The photoelectric yield of an infinitely thick medium is examined as a function of the polarization and angle of incidence of the incident light, the refractive index, n, and extinction coefficient, k, of the photoemitter, and the attenuation length, L, of the photoexcited electrons in the photoemitter. It is found that the photoelectric yield is a maximum at an angle very close to θc, given by n = sinθc, and that the magnitude of the yield at this angle, relative to that for normal incidence, is dependent on k and L. In practice, if we know the polarization of the incident light, a least-squares fit of the experimental photoelectric yield as a function of angle of incidence can be made to the theory using n, k, and L as the adjustable parameters. This method is most sensitive for the determination of optical constants when n is close to, but less than, unity and k and L are small. These are just the conditions generally found in the soft x-ray region where it is difficult to obtain accurate optical constants from reflectance measurements. It is suggested that, in the energy region where it is applicable, this method for obtaining optical constants may be easier and more accurate than reflectance methods. When the magnitude of the yield near θc, is dependent on both k and L, this quantity may be used to determine L if k is measured independently.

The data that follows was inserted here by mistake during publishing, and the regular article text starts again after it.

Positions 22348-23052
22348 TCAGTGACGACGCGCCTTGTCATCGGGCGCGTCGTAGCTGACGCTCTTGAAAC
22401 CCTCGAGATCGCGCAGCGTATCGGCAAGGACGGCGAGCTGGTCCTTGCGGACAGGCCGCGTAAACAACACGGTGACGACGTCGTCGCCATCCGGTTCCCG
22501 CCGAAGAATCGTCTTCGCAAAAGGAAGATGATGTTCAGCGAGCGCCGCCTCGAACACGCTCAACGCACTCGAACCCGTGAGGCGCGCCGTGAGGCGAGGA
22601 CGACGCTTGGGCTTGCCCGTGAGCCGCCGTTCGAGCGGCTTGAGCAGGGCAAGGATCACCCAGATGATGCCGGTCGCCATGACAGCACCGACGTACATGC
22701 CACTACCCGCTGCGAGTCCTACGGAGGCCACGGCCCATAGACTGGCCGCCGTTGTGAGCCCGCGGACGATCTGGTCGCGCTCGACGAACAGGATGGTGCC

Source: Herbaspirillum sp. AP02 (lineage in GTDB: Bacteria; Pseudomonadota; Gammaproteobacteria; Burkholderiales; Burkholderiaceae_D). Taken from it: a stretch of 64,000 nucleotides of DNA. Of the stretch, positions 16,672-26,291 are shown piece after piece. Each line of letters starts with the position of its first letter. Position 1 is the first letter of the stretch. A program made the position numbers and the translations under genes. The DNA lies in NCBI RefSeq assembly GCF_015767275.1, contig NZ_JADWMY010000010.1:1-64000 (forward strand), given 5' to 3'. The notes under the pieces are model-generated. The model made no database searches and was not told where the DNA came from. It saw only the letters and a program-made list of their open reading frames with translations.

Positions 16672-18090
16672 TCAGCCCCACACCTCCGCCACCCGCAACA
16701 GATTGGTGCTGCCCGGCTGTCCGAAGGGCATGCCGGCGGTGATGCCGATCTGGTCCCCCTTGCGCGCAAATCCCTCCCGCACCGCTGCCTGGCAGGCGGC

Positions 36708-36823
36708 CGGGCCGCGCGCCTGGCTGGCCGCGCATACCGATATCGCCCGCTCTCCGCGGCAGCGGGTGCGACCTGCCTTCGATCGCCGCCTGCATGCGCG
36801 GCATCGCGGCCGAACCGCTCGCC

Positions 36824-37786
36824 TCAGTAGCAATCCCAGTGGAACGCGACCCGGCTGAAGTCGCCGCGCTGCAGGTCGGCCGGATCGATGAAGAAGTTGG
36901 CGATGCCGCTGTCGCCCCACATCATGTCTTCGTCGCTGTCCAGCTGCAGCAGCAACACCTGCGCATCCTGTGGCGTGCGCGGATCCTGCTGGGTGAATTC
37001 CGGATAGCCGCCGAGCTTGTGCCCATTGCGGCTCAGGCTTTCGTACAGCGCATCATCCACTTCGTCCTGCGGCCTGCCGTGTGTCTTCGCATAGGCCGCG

E. T. Arakawa, R. N. Hamm, and M. W. Williams, "Optical properties and electron-attenuation lengths from photoelectric-yield measurements," J. Opt. Soc. Am. 63, 1131-1134 (1973)